A nonfiction graphic novel collection of portraits celebrating the lives and achievements of history’s female astronauts includes coverage of first woman in space Valentina Tereshkova, the mixed-race trailblazers of Group 9 and NASA’s investigations into how to make space travel possible for everyone. Illustrations. - (Baker & Taylor)
In the graphic novel Astronauts: Women on the Final Frontier, Jim Ottaviani and illustrator Maris Wicks capture the great humor and incredible drive of Mary Cleave, Valentina Tereshkova, and the first women in space.
The U.S. may have put the first man on the moon, but it was the Soviet space program that made Valentina Tereshkova the first woman in space. It took years to catch up, but soon NASA’s first female astronauts were racing past milestones of their own. The trail-blazing women of Group 9, NASA’s first mixed gender class, had the challenging task of convincing the powers that be that a woman’s place is in space, but they discovered that NASA had plenty to learn about how to make space travel possible for everyone.
- (McMillan Palgrave
Jim Ottaviani began writing graphic novels about scientists in 1997. They include The Imitation Game, Primates, Feynman, and Hawking. His books are New York Times bestsellers, have been translated into over a dozen languages, and have received praise from publications ranging from Nature and Physics World to Entertainment Weekly and Variety.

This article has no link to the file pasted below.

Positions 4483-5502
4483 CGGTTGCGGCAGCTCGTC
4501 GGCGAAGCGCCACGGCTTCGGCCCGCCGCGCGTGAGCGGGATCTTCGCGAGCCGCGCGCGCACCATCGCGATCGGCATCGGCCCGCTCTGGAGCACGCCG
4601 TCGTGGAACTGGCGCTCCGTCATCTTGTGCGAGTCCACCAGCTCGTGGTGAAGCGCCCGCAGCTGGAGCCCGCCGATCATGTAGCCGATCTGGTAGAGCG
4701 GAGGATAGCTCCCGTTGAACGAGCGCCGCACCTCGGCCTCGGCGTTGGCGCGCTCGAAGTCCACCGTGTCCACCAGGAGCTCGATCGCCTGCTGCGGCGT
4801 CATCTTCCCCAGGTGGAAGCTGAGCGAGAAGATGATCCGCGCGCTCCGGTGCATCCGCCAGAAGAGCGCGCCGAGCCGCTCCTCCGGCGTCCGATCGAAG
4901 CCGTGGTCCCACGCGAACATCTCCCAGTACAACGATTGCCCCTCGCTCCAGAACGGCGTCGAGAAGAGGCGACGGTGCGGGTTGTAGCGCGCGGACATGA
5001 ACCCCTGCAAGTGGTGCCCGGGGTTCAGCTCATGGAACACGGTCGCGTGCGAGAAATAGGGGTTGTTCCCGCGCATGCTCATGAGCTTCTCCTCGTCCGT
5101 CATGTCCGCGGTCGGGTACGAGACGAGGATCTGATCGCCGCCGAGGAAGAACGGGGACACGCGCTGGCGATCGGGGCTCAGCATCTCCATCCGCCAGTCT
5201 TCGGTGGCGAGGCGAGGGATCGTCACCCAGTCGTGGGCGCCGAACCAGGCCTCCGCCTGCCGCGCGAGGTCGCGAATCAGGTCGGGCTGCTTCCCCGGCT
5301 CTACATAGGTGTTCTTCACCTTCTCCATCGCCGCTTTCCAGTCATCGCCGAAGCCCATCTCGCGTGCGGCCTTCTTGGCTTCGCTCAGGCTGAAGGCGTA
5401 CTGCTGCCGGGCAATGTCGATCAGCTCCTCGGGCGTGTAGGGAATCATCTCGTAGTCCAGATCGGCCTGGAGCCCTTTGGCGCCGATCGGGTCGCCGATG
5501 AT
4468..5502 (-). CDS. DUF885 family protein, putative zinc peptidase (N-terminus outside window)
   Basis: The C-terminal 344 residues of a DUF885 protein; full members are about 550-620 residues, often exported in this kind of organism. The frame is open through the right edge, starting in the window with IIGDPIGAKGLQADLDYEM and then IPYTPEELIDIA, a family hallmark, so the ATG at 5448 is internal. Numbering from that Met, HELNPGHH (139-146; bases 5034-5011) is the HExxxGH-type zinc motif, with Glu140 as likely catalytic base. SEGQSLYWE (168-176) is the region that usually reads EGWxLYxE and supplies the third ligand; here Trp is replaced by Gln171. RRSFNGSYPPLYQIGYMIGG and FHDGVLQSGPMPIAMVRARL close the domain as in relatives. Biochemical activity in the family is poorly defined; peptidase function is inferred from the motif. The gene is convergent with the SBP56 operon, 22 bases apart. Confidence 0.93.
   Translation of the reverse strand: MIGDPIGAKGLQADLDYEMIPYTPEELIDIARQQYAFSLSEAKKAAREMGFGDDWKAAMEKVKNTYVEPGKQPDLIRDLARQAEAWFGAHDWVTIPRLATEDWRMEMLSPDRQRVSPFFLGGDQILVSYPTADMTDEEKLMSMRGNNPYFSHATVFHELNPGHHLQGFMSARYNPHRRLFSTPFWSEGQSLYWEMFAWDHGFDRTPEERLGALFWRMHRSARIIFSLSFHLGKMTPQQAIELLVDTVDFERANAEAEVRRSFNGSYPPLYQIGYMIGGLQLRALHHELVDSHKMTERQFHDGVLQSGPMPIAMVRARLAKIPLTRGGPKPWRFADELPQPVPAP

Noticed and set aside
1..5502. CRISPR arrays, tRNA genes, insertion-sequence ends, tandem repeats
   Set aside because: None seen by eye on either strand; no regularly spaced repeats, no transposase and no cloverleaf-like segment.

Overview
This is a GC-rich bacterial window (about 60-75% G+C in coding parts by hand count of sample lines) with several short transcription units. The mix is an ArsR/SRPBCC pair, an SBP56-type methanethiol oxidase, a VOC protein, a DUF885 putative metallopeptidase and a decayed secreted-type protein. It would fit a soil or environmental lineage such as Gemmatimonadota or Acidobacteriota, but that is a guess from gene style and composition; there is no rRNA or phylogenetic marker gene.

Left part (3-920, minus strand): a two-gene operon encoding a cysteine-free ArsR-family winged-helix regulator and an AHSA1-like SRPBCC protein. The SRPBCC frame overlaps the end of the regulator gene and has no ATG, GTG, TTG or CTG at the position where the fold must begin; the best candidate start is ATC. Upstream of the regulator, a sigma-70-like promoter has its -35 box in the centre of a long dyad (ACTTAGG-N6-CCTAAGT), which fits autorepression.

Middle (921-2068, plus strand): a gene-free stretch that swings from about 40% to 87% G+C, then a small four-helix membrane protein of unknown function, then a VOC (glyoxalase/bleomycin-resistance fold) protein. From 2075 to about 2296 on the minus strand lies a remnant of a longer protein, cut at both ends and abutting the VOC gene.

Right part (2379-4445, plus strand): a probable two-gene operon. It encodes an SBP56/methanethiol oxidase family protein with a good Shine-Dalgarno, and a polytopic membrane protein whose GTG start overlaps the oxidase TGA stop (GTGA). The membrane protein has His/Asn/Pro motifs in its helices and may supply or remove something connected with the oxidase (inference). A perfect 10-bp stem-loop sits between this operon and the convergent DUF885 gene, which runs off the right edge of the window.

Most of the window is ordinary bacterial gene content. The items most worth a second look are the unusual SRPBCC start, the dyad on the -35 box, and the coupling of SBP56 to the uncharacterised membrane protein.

Maris Wicks lives in sunny Somerville, Massachusetts. She is the author behind Human Body Theater, as well as the illustrator of New York Times-bestselling Primates, with Jim Ottaviani. When she's not making comics, Wicks works as a program educator at the New England Aquarium.
- (McMillan Palgrave
*Starred Review* Narrated in large part by Mary Cleave, who was among the second group of women admitted to NASA's astronaut training program, this in-depth and enlightening comic digs into not only the history of women in space but the rigors of the training process in general. There's a lot here, but Ottaviani and Wicks (Primates, 2013) handle it deftly, bringing humor and clarity to the density of the material. The sequence, for instance, in which Jerrie Cobb and Janey Hart testify in a congressional hearing about the importance of including women in the space program is cleverly intercut with scenes of Valentina Tereshkova preparing for her history-making spaceflight. Wicks makes great use of facial expressions—glib mockery from the U.S. senators, frustration on Cobb and Hart—to emphasize just what these women were up against. For all the trail-blazing, however, Ottaviani and Wicks emphasize above all else that the women in these programs are talented pilots and scientists, and they had essential work to do. Yes, some of that work was pushing back against sexist notions (jokes came in particularly handy here), but first, it was successfully operating a space shuttle. Gobs of humor, lively artwork, and tidy explanations of the science make this a standout among the vast field of books about the U.S. space program. Grades 7-10. Copyright 2020 Booklist Reviews.